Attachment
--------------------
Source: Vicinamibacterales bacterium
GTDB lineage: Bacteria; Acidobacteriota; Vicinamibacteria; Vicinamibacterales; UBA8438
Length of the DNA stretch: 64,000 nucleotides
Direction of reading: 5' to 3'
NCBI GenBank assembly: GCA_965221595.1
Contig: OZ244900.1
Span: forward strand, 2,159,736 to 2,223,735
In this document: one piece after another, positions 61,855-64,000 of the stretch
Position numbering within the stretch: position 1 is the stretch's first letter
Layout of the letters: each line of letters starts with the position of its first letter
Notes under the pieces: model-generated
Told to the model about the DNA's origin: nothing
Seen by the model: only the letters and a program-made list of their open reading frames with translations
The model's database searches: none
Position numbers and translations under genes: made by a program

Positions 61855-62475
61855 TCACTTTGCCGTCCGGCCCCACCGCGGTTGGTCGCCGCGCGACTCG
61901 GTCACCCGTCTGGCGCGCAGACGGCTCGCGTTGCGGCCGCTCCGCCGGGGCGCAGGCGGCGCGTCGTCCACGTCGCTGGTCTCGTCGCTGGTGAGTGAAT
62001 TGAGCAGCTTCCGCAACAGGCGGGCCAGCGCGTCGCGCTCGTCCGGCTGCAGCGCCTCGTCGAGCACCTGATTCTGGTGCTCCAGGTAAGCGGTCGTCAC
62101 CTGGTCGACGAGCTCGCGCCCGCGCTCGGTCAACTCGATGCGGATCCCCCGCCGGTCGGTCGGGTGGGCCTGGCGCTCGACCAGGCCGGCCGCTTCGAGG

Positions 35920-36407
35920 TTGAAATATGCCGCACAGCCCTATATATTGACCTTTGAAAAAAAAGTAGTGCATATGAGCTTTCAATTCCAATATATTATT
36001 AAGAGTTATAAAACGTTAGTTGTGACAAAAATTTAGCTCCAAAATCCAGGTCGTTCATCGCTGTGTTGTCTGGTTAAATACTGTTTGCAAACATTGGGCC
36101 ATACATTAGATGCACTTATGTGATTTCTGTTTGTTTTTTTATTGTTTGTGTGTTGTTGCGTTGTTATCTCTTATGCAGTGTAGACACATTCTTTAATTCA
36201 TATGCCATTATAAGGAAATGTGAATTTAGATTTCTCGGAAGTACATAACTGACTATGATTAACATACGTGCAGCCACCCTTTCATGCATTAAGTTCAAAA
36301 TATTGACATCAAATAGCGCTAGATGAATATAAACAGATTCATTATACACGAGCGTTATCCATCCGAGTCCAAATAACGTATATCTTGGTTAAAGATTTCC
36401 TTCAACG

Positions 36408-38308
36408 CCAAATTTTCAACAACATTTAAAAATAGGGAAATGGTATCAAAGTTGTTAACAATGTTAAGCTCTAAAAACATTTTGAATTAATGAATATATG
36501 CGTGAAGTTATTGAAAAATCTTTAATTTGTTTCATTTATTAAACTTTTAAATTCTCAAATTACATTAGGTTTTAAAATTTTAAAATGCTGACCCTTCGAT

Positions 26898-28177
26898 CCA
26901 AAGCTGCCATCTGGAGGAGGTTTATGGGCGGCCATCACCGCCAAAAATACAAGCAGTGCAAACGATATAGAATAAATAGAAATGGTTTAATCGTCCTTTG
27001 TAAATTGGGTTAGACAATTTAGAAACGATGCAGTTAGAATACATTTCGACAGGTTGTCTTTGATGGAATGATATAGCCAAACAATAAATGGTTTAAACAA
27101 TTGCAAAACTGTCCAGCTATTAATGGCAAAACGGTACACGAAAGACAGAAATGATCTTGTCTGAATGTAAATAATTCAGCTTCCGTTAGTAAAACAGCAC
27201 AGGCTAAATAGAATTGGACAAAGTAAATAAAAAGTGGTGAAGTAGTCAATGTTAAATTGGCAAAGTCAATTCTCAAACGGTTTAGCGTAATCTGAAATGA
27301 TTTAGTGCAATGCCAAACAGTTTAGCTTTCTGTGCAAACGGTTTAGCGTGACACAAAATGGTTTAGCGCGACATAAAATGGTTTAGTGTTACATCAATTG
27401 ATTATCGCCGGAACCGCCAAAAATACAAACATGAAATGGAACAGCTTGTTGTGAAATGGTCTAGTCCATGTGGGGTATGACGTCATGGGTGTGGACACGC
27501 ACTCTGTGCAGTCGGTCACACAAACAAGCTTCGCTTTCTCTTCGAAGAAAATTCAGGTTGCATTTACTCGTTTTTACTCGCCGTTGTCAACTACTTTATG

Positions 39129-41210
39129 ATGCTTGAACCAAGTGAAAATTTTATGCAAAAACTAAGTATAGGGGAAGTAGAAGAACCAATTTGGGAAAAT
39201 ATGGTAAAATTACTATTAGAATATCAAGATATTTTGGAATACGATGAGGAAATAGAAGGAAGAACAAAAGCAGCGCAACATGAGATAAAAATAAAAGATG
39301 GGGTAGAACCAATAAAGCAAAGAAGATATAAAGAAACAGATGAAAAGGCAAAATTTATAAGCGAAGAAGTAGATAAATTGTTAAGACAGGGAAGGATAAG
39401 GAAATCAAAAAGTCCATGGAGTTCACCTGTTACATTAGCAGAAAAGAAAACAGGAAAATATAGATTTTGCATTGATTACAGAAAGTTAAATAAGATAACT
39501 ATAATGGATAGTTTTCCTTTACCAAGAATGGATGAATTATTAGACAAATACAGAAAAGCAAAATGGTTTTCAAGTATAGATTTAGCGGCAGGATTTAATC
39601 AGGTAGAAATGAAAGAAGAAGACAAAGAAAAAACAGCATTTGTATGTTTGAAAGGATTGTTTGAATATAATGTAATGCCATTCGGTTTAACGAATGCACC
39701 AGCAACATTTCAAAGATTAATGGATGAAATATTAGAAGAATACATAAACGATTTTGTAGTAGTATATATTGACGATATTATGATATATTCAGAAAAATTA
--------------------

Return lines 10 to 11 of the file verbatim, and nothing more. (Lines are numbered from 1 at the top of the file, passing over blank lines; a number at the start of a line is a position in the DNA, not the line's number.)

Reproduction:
Layout of the letters: each line of letters starts with the position of its first letter
Notes under the pieces: model-generated